Survival Skills 101 with the San Bushmen

Trip Start Nov 05, 2010
Trip End Mar 27, 2013

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Flag of Botswana  ,
Sunday, April 15, 2012

Sasha and Dasha met many indigenous groups over the last year and a half. The Haida, the Hawaiians, the Maori, the Aborigines, the highlanders of Malaysia, the Hmong, the Tibetan nomads live in different parts of the world yet have a lot in common. All these communities have changed little over millennia. They all see themselves as custodians of their land, taking only what they need, not more and not less. Their knowledge of the ecosystem is phenomenal and all those cultures are at risk. The Kalahari Bushmen are perhaps the most endangered of them all.

Camping in Africa is little different from camping in Australia. However, we would not advise to sleep at roadside rest areas when it gets dark. Muggings are not common in Namibia and Botswana, visitors are not likely to see many locals on the highways. In fact, those are the countries with healthy populations of some of the most dangerous predators known to man. The campgrounds are all wired and gated, therefore leopards, cheetahs and lions are kept on the other side of the fence.

And here they come. About ten men and women wrapped in gnu antelope skins. One of the men was carrying a bow with arrows made of ostrich bones. Other carried spears. They were accompanied by an interpreter. The bushmen language is extremely difficult to learn as they have seven clicking sounds that sound the same to outsiders. Here we are on our walk. The man and women are equal in that culture, however, they have entirely different jobs. The men are the hunters and women are the gatherers. We were shown different medicinal plants that cure ailments such as coughing, impotency and food poisoning. They are all boiled and served as tea. Even dried elephant poop has a medicinal value. The ostrich eggs are used to carry water. We were shown how fire is made by rubbing sticks against one another.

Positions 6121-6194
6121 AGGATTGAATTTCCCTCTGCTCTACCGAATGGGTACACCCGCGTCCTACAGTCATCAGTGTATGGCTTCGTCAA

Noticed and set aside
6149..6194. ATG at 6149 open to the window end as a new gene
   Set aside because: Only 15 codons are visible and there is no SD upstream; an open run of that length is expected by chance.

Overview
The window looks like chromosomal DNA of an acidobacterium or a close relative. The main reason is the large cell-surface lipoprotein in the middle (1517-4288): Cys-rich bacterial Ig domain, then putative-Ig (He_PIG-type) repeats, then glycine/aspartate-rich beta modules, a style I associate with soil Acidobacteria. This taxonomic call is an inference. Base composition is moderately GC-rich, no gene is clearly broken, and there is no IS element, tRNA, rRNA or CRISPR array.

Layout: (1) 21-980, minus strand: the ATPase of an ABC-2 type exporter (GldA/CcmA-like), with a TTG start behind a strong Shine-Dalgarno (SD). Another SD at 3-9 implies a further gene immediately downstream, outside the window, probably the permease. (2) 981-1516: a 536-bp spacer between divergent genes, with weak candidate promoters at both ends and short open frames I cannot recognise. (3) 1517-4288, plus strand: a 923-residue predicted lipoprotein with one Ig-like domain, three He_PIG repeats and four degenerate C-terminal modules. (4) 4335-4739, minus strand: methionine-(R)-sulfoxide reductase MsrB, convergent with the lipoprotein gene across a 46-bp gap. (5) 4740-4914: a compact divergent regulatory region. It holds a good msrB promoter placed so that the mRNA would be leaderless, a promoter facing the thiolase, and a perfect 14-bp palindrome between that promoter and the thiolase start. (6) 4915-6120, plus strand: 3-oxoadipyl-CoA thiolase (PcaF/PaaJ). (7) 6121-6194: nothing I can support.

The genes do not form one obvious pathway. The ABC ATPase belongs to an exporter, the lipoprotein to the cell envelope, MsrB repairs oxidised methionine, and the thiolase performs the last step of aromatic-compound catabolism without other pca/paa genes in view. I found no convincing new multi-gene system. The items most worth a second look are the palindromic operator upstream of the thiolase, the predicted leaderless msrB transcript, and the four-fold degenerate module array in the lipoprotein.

Sasha had many questions. How big are the tribes? Do the children go to school? Are the groups self-sufficient? What happens if there is a drought? Do they have remedies in case of a snake or a scorpion bite?

The groups are fairly small, about ten individuals in each, both male and female. They are led by an elder, revered for his wisdom. The more respect he has, the easier for him is to recruit the best hunters. The groups rotate every several months when the bushmen get together for festivals. When animals were captured they were utilized in full. There might not be any water in the desert, however, the people are aware of water holding plants that are dug out when the waterholes go dry. When someone is bitten by a snake the community humbly accepts their departure from this world.

"If you go with me you will survive" – the elder promised Sasha. “The trouble is over there” – and he pointed at the bar. “The young generation is gone, and alcohol is the curse”. Just like in any other aboriginal community around the world.

For better or worse, the Bushmen are not allowed to hunt is Botswana anymore. They are relying on food aid from the government and various NGOs. Most children are now enrolled at school and their language is being preserved by an introduction of an alphabetic script. We will keep our fingers crossed for survival of their communities.  

Next stop, Namibia.

Take care,
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